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Are teens put on the roads while too apt to cause accidents?

For adults who have been driving for decades, signaling a turn or slowing and accelerating just right for a turn become sort of unconscious habits, hopefully. Experience is traffic safety's best friend. So what does that make inexperienced teen drivers?

Are teen drivers the enemy of safety? That might be a harsh way to put it, but the reality is, according to national statistics, that the rate of teen fatalities in car accidents is alarming. About 3,000 teenagers die in crashes every year in the country. Those motor vehicle accidents likely don't just represent the teens' deaths but also the loss and injuries of other unsuspecting victims.

Teen-driving safety experts have weighed in on the traffic safety, teen health issue. The simplest explanation for why they believe teens fail at traffic safety is because they don't get enough practice before getting their driver's licenses.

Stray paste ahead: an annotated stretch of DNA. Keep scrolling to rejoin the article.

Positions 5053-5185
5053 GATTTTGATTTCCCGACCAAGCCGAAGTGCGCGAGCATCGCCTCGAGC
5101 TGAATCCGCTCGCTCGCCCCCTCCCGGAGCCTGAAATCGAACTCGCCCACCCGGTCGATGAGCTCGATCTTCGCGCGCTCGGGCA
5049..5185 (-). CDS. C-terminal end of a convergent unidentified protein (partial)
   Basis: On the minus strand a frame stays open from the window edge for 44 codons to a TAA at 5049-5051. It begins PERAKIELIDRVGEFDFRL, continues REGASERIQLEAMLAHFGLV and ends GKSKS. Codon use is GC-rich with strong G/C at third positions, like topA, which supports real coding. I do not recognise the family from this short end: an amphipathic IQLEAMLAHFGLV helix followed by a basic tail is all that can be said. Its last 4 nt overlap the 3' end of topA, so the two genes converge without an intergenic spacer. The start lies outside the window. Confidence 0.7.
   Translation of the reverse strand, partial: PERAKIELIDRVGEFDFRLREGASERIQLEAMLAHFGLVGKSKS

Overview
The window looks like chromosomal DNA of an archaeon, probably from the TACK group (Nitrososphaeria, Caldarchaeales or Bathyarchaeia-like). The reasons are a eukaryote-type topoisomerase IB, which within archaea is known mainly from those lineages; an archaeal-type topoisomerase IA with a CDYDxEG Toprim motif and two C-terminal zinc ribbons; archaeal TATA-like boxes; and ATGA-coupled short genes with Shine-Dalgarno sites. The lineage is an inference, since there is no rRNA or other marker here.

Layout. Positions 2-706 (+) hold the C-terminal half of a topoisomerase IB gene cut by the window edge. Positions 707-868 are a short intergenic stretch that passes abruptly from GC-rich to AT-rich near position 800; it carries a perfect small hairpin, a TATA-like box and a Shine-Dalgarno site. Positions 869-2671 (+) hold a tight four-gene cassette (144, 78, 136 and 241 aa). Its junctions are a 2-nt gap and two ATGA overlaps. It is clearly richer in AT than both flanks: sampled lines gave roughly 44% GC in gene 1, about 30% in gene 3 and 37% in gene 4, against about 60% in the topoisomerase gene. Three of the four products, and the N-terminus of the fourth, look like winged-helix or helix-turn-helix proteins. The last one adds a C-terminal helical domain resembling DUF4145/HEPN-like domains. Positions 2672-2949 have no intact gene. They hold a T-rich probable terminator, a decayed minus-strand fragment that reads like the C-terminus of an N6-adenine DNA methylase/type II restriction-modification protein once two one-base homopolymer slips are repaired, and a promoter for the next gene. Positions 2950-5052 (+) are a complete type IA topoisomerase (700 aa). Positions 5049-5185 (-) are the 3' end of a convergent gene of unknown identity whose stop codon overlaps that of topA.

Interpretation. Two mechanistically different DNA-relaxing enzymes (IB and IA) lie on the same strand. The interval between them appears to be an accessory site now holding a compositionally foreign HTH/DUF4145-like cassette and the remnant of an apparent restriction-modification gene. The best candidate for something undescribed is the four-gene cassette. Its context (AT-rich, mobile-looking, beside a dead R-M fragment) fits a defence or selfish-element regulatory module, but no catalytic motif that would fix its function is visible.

Driving doesn't take place in the books that teens must study to drive. Driving experience isn't acquired in a classroom. It happens on the roads of the area where the teens live and will drive. Kids who want Pennsylvania licenses need to get out with their parents or guardians for versatile, thoughtful, thorough on-the-road experience.

Pennsylvania requires that new drivers get at least 65 hours of driving practice. The old saying goes, "Practice makes perfect." But how much practice is enough when it comes to teen drivers? Inexperience and teens' feelings that they are invincible increase the risk that they will make dangerous decisions on the road such as speeding, texting and driving and more. Would more required practice prevent those reckless driving behaviors?

Accidents happen every day and significantly impact people's lives. Many of those crashes are preventable, including those involving teen drivers.. Of course it is important to try to protect teens from their own inexperience and bad decision making, but it is also important when trying to teach them about safe driving that their decisions could mean the difference between life and death for others, too. 

Source: USA Today, "Experts say teen drivers need more practice," Theresa Juva-Brown, Sep. 9, 2013

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